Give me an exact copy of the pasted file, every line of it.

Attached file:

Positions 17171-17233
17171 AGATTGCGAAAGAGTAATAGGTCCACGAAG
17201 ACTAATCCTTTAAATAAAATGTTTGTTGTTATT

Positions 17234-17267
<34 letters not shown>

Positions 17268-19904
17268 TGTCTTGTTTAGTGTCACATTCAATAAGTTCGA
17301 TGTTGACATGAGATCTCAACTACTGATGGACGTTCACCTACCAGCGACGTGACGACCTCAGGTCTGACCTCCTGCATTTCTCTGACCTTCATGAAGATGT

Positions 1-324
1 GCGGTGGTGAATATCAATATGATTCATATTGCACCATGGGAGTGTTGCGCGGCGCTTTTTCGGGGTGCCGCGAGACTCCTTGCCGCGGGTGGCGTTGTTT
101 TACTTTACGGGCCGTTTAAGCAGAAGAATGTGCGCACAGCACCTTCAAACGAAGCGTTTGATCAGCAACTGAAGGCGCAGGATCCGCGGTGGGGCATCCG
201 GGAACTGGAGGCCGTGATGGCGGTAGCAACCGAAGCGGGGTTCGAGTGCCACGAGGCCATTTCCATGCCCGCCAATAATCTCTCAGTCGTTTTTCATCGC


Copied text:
Positions 17171-17233
17171 AGATTGCGAAAGAGTAATAGGTCCACGAAG
17201 ACTAATCCTTTAAATAAAATGTTTGTTGTTATT

Positions 17234-17267
<34 letters not shown>

Positions 17268-19904
17268 TGTCTTGTTTAGTGTCACATTCAATAAGTTCGA
17301 TGTTGACATGAGATCTCAACTACTGATGGACGTTCACCTACCAGCGACGTGACGACCTCAGGTCTGACCTCCTGCATTTCTCTGACCTTCATGAAGATGT

Positions 1-324
1 GCGGTGGTGAATATCAATATGATTCATATTGCACCATGGGAGTGTTGCGCGGCGCTTTTTCGGGGTGCCGCGAGACTCCTTGCCGCGGGTGGCGTTGTTT
101 TACTTTACGGGCCGTTTAAGCAGAAGAATGTGCGCACAGCACCTTCAAACGAAGCGTTTGATCAGCAACTGAAGGCGCAGGATCCGCGGTGGGGCATCCG
201 GGAACTGGAGGCCGTGATGGCGGTAGCAACCGAAGCGGGGTTCGAGTGCCACGAGGCCATTTCCATGCCCGCCAATAATCTCTCAGTCGTTTTTCATCGC